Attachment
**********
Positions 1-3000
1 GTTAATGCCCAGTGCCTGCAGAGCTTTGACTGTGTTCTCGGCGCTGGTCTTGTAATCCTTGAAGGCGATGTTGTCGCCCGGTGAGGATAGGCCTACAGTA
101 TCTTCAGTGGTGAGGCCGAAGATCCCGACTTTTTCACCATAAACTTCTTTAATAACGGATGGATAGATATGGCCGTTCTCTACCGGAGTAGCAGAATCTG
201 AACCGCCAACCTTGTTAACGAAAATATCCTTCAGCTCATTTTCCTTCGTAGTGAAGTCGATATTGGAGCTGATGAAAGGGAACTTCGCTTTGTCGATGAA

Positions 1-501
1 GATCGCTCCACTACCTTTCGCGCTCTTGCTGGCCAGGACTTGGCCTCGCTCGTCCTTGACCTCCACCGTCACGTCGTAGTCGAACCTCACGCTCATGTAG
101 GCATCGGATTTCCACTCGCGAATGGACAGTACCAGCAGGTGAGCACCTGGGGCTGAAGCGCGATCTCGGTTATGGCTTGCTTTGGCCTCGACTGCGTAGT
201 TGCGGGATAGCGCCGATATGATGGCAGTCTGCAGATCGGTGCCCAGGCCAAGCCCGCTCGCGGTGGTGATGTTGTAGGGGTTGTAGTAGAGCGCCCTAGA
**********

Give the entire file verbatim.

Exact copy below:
Positions 1-3000
1 GTTAATGCCCAGTGCCTGCAGAGCTTTGACTGTGTTCTCGGCGCTGGTCTTGTAATCCTTGAAGGCGATGTTGTCGCCCGGTGAGGATAGGCCTACAGTA
101 TCTTCAGTGGTGAGGCCGAAGATCCCGACTTTTTCACCATAAACTTCTTTAATAACGGATGGATAGATATGGCCGTTCTCTACCGGAGTAGCAGAATCTG
201 AACCGCCAACCTTGTTAACGAAAATATCCTTCAGCTCATTTTCCTTCGTAGTGAAGTCGATATTGGAGCTGATGAAAGGGAACTTCGCTTTGTCGATGAA

Positions 1-501
1 GATCGCTCCACTACCTTTCGCGCTCTTGCTGGCCAGGACTTGGCCTCGCTCGTCCTTGACCTCCACCGTCACGTCGTAGTCGAACCTCACGCTCATGTAG
101 GCATCGGATTTCCACTCGCGAATGGACAGTACCAGCAGGTGAGCACCTGGGGCTGAAGCGCGATCTCGGTTATGGCTTGCTTTGGCCTCGACTGCGTAGT
201 TGCGGGATAGCGCCGATATGATGGCAGTCTGCAGATCGGTGCCCAGGCCAAGCCCGCTCGCGGTGGTGATGTTGTAGGGGTTGTAGTAGAGCGCCCTAGA